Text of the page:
LOS ANGELES, June 29 (Reuters) - California firefighters struggled to gain the upper hand on Sunday against a nine-day-old wildfire that is threatening the scenic Big Sur area along the state’s rugged central coast.
The Big Sur fire has burned about 32,500 acres (13,150 hectares) and destroyed 16 homes since it was sparked by lightning on June 21, the U.S. Forest Service said.
Firefighters have contained only 3 percent of the flames and the Forest Service could not estimate when the fire would be brought under control.
A 10-mile (16 km) stretch of the coastal Highway 1 was closed for a fourth day, and the community of Big Sur remained threatened. Evacuation advisories were issued throughout the area, but the local chamber of commerce said most businesses were still open.
Big Sur is heavily wooded, with steep slopes running down to the Pacific Ocean. The terrain creates one of California’s most dramatic landscapes -- and slow going for more than 1,000 firefighters on the scene.
Its 90-mile (145 km) stretch of coastline lies between the quaint town of Carmel in the north and San Simeon, home of Hearst Castle, to the south. The area is a popular destination for campers, surfers and nature lovers. Novelist Henry Miller lived there for 18 years.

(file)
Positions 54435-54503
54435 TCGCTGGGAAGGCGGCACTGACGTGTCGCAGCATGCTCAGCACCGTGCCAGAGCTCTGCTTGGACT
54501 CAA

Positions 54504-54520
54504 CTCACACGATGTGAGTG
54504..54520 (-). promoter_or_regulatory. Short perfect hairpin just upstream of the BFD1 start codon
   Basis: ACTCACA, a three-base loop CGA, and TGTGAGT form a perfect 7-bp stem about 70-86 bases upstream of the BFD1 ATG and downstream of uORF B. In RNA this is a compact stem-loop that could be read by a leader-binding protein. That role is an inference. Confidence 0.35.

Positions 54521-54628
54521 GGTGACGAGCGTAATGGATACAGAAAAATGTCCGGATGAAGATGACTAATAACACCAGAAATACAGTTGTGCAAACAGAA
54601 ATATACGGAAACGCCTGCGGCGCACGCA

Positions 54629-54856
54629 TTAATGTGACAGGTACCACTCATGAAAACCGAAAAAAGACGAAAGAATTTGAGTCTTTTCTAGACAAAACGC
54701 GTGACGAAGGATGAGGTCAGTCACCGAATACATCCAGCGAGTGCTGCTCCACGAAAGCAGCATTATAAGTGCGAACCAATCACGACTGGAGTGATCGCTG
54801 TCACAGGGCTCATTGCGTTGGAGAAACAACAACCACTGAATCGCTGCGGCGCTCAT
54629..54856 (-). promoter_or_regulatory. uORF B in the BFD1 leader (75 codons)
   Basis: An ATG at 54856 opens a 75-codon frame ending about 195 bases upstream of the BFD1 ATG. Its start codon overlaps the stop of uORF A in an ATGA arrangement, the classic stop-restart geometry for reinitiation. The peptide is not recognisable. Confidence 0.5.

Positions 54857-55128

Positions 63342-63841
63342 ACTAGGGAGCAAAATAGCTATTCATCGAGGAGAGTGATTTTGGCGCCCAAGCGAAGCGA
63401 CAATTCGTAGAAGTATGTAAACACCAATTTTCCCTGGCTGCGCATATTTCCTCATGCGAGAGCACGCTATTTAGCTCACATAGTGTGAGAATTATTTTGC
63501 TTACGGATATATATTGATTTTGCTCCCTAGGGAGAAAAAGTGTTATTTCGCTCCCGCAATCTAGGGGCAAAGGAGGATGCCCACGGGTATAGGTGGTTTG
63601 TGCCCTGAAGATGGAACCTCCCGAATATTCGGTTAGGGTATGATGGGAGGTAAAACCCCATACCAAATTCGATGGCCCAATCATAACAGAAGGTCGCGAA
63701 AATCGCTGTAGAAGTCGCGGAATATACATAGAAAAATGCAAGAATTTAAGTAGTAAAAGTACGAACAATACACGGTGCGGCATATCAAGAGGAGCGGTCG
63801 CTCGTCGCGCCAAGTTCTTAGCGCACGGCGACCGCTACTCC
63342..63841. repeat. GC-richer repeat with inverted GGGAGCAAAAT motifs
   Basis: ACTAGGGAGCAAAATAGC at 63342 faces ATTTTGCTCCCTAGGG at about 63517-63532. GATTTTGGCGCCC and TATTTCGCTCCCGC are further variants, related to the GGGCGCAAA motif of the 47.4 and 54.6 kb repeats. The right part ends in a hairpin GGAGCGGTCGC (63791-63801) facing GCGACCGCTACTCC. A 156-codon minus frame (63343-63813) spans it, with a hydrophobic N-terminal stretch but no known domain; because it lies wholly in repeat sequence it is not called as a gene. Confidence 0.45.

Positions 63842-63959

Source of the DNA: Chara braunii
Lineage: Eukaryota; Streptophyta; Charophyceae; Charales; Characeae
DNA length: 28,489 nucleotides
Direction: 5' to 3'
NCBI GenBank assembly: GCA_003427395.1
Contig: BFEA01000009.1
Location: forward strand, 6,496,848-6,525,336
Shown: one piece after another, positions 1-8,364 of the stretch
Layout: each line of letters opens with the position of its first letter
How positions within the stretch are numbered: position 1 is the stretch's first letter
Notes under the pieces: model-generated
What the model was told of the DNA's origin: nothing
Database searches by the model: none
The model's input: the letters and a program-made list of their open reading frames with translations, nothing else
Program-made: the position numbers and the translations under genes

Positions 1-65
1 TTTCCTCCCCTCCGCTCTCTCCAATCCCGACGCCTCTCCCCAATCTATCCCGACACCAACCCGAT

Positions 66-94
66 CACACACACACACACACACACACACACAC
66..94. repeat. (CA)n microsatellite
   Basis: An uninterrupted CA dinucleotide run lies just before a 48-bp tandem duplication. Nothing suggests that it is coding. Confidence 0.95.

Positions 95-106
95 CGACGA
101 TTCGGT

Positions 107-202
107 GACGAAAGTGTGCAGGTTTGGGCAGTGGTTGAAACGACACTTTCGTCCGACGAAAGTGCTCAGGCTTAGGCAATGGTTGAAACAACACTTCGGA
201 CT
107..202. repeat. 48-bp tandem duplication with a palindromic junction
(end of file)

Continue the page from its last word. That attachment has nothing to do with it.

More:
A library honoring Miller’s legacy said it was closed until further notice. The Esalen Institute, a spiritual retreat frequented by Jack Kerouac and Joan Baez, said it was closed at least until Sunday. But Hearst Castle said it was still open.
A total of 31 fires were burning in California, according to the National Interagency Fire Center of Boise, Idaho, covering 333,838 acres (135,000 hectares), an area 23 times the size of Manhattan.
The biggest fire, covering 60,000 acres (24,300 hectares) at Los Padres National Forest, to the east of Big Sur, was about 89 percent contained, and was expected to be completely under control by Thursday, according to the Forest Service.
California fire officials are bracing for a busy fire season, which the weekend’s lightning strikes started sooner than expected, because the state’s rainfall has been below average for two years, leaving grass, brush and timber bone dry in many areas. (Reporting by Dean Goodman, editing by Anthony Boadle)